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Re: how to figure out the gateway number?



On Thu, Oct 23, 2003 at 09:52:22AM -0700, Andrew Kasza wrote:
| I have debian 3.0. I have to change the configuration
| of network
| (I mean I have to change IP, netmask and so on).
| 
| I know my IP address, netmask, broadcast.

Good.

| Is there a way to figure out the network

Yep.  In fact, the method is so straight forward that you don't need
to specify these in the config file.

If you understand subnetting, the network address is the first one in
the subnet, and the broadcast is the last one.  Eg for a host
192.168.0.10 in a /24 CIDR network (equivalent to the old "Class C"
designation) the network address is 192.168.0.0 and the broadcast is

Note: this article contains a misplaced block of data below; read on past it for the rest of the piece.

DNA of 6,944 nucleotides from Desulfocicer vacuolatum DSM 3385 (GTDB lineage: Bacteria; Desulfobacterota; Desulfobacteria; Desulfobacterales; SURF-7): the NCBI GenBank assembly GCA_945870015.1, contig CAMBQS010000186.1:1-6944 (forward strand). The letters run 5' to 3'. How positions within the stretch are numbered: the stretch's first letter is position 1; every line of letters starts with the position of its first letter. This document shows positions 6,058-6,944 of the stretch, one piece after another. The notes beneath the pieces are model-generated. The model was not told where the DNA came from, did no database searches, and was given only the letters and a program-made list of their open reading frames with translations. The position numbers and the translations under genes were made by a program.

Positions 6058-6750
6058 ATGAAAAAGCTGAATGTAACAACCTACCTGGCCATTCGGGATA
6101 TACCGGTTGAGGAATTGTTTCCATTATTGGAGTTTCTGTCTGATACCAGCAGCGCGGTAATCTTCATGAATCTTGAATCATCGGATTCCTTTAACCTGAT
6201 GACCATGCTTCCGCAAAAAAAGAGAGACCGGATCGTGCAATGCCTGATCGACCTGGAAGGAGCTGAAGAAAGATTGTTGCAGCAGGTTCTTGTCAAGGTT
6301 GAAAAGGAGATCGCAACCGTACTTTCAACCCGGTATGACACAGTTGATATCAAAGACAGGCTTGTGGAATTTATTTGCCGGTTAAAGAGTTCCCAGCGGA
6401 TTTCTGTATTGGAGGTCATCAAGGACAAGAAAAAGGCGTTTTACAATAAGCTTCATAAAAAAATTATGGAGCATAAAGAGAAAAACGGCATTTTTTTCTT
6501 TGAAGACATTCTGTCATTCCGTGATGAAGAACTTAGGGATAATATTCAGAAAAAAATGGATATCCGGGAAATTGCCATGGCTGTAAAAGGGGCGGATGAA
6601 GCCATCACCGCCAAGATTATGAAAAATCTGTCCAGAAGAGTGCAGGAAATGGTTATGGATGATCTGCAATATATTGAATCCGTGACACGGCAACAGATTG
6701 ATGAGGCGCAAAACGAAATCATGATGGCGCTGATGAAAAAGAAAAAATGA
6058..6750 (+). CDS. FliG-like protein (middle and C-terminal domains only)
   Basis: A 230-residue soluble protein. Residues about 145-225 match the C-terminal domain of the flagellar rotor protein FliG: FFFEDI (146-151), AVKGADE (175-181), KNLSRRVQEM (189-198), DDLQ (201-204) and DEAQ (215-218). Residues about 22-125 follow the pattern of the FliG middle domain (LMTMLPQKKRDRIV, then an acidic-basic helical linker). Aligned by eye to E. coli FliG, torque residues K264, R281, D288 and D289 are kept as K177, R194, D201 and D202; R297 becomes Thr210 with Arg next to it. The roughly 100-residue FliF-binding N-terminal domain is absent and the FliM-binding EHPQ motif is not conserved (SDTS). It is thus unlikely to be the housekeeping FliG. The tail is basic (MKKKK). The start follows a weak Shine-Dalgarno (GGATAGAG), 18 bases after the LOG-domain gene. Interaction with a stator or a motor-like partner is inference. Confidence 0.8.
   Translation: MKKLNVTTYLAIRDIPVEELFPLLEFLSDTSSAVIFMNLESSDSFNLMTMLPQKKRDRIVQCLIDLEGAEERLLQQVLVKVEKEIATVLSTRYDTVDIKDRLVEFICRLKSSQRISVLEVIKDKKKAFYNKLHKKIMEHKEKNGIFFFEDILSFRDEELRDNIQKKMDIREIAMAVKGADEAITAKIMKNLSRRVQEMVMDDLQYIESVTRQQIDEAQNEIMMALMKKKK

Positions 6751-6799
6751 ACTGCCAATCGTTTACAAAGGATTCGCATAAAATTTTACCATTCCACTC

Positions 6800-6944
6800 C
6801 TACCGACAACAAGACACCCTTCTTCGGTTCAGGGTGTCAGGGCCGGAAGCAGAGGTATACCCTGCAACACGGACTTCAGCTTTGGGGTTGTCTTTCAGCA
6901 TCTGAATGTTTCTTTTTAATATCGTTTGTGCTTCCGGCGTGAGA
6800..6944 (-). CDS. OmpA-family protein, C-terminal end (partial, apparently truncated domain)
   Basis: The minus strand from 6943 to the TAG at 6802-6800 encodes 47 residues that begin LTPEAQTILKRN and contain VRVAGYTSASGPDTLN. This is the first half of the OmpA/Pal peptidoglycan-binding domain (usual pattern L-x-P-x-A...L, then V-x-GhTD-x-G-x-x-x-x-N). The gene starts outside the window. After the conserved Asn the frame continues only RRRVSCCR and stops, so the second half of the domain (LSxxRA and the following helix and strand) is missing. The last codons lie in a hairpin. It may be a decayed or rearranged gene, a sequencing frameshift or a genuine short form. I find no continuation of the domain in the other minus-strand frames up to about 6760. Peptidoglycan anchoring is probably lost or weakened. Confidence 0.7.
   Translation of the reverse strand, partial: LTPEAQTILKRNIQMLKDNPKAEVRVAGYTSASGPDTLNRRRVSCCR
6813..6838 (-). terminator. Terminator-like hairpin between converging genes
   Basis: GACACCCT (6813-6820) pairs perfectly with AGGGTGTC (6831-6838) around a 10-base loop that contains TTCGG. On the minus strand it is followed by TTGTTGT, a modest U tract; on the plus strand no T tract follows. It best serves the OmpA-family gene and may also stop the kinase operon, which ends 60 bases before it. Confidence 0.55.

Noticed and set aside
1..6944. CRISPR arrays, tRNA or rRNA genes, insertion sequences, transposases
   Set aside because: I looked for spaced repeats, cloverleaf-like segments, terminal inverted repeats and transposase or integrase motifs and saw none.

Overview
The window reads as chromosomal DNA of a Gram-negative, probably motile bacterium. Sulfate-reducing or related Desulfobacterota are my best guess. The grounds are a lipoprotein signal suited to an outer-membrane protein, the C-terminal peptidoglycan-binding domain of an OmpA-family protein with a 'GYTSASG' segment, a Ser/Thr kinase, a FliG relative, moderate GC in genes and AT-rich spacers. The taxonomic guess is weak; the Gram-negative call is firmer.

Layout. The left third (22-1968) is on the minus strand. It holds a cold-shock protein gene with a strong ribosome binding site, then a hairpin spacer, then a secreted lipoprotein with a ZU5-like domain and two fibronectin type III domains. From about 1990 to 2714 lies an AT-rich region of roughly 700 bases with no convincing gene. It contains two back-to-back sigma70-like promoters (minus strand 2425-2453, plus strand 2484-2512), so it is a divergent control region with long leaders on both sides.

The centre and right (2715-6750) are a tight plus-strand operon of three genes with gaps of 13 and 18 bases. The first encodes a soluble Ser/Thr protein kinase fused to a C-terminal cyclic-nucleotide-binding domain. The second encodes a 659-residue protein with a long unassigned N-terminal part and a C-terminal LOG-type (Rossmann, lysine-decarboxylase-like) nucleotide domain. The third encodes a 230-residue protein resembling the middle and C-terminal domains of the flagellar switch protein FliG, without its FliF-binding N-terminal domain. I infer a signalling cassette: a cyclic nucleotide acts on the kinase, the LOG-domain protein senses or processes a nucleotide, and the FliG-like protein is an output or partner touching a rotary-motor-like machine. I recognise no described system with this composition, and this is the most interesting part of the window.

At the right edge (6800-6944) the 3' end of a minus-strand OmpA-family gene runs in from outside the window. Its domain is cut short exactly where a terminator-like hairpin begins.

192.168.0.255.  (the netmask for a /24 is 255.255.255.0, btw)

| and gateway number?

Ask the network admin.  There is no other way to know which node is
the gateway.  (DHCP is essentially the same as asking the network
admin, just in an automated, impersonal, way)  *Often* the address
after the network address (eg 192.168.0.1 in the above example) is the
gateway, but that is just a typical method of operation and there are
no guarantees or requirements.  I can tell you, though, if your
network is using a Linksys "broadband router", then the linksys device
has address .1, and it is most likely actually being used as the
gateway.  (linksys' firmware doesn't allow you to give it a different
address)

| Is it enough to do the following three steps?:
| 1step 'ifdown --all'
| 2step
| ' to change the file /etc/network/interfaces'
| 3step 'ifup --all'

Yes.  Or you could just take down the one interface you need to
change.

-D

-- 
Only two things are infinite, the universe and human stupidity, and I'm
not sure about the former.
        Albert Einstein
 
http://dman13.dyndns.org/~dman/

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